Company Makes Aggressive Moves into the Healthcare Services Space
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Within the past 12 months, industrial equipment manufacturer Roper Industries (NYSE: ROP) has made two important acquisitions that have the potential to reorder the company's focus and boost its bottom-line earnings.
In mid-2012, Roper inked a $1.4 million cash purchase deal with privately held Sunquest Information Systems, an important player in the laboratory software industry. More recently, the company agreed to purchase privately held Managed Health Care Associates for about $1 billion. MHA also provides digital services to healthcare providers across the United States.
Taken together, these two acquisitions should pique investors' interest. While there is no guarantee that either pickup will be the game-changer that market-watchers anticipate, investors who fail to look more closely at Roper may miss a clear opportunity to buy into a hot firm at a discount.
Roper Industries is an equipment manufacturer that makes a variety of industrial equipment for utilities, logistics providers and healthcare companies. In addition to its burgeoning medical equipment and software segment, Roper also produces a variety of hydraulic pumps, energy storage devices and RFID tags. It employs slightly less than 10,000 people and operates on a global basis.
Comparisons with the Competition
As Roper expands into the laboratory services and medical software spaces, it will find itself locked in an increasingly intense struggle for market share with Agilent Technologies (NYSE: A). Although it is a bit larger and focuses more narrowly on the healthcare services industry, Agilent provides many of the same software and diagnostic solutions as Roper. Its signature products include liquid and gas chromatography as well as various techniques that involve gene analysis and manipulation.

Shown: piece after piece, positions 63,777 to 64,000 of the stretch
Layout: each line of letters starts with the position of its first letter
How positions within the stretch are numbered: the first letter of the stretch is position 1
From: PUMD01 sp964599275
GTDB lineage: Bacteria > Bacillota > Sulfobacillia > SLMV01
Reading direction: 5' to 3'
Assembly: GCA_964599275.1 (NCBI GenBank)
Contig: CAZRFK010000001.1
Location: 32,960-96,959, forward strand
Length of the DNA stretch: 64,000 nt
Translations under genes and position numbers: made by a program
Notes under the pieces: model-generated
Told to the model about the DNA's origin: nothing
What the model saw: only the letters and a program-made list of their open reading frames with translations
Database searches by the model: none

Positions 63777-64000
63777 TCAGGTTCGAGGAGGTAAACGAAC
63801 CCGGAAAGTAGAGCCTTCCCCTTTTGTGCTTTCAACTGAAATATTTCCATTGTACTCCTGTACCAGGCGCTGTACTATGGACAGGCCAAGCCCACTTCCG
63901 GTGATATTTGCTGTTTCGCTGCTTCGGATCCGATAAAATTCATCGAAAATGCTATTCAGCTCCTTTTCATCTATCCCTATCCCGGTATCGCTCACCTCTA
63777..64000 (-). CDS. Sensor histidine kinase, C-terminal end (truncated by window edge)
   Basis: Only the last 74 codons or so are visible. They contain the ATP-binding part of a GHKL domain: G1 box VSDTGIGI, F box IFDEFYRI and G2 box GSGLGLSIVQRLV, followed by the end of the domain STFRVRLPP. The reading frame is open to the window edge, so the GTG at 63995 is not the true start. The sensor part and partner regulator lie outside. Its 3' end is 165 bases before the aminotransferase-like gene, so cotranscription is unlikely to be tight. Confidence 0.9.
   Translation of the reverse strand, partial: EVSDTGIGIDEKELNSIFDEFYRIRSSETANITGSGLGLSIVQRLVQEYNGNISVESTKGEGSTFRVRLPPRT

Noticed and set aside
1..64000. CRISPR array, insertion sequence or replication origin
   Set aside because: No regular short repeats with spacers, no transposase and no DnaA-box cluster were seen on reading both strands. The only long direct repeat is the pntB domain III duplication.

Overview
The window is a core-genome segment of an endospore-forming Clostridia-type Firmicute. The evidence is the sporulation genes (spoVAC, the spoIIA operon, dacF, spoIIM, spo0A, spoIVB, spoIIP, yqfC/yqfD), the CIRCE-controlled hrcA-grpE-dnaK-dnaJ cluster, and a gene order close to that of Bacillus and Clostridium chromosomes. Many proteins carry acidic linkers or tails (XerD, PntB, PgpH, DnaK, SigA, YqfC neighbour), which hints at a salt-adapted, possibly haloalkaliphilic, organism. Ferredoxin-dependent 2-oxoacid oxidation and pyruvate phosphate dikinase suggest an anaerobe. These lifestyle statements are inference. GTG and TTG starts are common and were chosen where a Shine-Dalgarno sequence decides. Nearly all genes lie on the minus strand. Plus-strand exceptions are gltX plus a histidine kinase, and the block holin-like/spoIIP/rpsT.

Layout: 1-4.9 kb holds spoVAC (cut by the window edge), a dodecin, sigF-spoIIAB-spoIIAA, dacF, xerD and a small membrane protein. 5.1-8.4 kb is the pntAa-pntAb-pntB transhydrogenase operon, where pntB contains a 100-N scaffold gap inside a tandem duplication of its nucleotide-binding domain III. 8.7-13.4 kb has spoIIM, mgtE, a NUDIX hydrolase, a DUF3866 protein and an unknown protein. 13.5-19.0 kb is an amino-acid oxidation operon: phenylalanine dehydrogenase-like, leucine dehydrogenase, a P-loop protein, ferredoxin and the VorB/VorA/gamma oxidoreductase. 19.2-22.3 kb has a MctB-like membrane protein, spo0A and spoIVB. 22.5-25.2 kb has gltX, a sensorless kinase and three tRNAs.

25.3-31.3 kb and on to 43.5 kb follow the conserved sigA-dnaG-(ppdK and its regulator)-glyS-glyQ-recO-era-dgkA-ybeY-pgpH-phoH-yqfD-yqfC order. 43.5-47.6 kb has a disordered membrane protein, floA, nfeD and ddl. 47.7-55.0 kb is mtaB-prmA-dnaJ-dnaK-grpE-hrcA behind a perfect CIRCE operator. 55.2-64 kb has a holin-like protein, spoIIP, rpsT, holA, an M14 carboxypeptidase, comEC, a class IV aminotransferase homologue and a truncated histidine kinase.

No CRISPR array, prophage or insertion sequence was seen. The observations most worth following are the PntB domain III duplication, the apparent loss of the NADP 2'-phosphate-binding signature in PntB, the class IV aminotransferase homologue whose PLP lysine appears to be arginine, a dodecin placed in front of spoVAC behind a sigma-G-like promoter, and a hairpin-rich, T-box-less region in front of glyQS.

In the industrial equipment space, Roper must contend with much larger Halliburton (NYSE: HAL), a diversified provider of field equipment and logistical services to oil companies, military clients and other concerns. Although much of Halliburton's energies are focused on providing essential field services like drilling support, transportation, and waste management the company also offers project management support and other value-added services.
Financially, these companies exhibit some variation. With a profit margin of about 16.2 percent to Agilent's 15.9 percent and Halliburton's 9.3 percent, Roper is the most profitable by a narrow margin. However, the company has $2 billion in debt to just $370 million in cash. This cash-to-debt ratio is far worse than Halliburton's two-to-one spread and Agilent's one-to-one balance. Roper compensates for this deficit with a robust free cash flow metric of about $580 million to Agilent's $737 million. Halliburton actually has a negative cash flow, burning through nearly $100 million of its reserves in 2012.
Managed Health Care Associates Acquisition
Roper's most recent acquisition confirmed market-watchers' suspicions that the company wishes to make a major push into the healthcare services space. Under the terms of its agreement with Managed Health Care Associates, Roper will purchase the company for $1 billion in cash. Since MHA provides healthcare software solutions to pharmacies and long-term care facilities, this deal looks to provide Roper with a foothold in an often-overlooked segment of the medical ecosystem.